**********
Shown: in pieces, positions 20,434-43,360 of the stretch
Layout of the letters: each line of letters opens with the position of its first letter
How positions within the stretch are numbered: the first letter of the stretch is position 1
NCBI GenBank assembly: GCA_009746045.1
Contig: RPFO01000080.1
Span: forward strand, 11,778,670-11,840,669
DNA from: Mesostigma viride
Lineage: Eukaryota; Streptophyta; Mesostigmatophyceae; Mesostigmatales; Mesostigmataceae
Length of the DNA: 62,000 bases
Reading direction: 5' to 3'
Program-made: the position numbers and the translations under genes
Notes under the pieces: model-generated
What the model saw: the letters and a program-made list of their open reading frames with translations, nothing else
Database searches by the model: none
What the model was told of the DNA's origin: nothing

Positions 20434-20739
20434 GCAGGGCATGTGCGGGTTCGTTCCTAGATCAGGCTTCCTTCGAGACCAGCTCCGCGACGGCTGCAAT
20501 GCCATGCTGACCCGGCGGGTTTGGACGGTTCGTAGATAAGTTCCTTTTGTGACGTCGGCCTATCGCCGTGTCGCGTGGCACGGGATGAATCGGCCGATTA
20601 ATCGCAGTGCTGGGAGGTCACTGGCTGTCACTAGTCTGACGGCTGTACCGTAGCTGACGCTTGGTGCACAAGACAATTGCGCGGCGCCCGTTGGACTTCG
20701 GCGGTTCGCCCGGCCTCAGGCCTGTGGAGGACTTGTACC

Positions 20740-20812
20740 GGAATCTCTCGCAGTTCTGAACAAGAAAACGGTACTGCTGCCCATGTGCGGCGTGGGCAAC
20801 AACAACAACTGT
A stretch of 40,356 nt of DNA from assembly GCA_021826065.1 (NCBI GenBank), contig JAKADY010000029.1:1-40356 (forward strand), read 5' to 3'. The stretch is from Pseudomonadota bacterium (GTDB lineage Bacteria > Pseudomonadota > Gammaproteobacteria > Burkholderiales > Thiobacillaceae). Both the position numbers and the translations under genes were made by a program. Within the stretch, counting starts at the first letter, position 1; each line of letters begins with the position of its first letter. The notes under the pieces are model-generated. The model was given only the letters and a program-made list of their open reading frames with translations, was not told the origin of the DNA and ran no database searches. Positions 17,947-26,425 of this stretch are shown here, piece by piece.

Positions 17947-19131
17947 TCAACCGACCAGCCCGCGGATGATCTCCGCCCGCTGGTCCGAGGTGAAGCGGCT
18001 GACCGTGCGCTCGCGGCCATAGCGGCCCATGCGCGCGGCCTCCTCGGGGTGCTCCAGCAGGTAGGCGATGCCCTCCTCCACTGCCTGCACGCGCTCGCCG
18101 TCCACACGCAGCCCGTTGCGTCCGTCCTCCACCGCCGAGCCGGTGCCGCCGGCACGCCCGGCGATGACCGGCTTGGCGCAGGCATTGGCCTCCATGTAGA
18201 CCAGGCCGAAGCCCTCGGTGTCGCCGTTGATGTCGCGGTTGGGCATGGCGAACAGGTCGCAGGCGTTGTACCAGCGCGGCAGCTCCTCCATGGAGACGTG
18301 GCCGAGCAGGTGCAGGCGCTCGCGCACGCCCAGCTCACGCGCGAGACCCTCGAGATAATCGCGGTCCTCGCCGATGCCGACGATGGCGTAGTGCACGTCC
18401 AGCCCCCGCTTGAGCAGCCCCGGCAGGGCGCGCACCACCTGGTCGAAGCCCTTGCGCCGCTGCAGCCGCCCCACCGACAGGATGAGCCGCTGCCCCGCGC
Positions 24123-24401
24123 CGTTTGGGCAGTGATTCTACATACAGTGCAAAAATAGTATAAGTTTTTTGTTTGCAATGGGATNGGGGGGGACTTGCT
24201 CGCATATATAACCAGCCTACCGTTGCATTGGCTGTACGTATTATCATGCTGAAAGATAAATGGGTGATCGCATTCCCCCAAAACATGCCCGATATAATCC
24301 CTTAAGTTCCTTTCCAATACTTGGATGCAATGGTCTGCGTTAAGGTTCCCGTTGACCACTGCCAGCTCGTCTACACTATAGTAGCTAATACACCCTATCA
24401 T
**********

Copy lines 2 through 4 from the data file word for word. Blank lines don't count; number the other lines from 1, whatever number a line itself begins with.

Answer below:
Layout of the letters: each line of letters opens with the position of its first letter
How positions within the stretch are numbered: the first letter of the stretch is position 1
NCBI GenBank assembly: GCA_009746045.1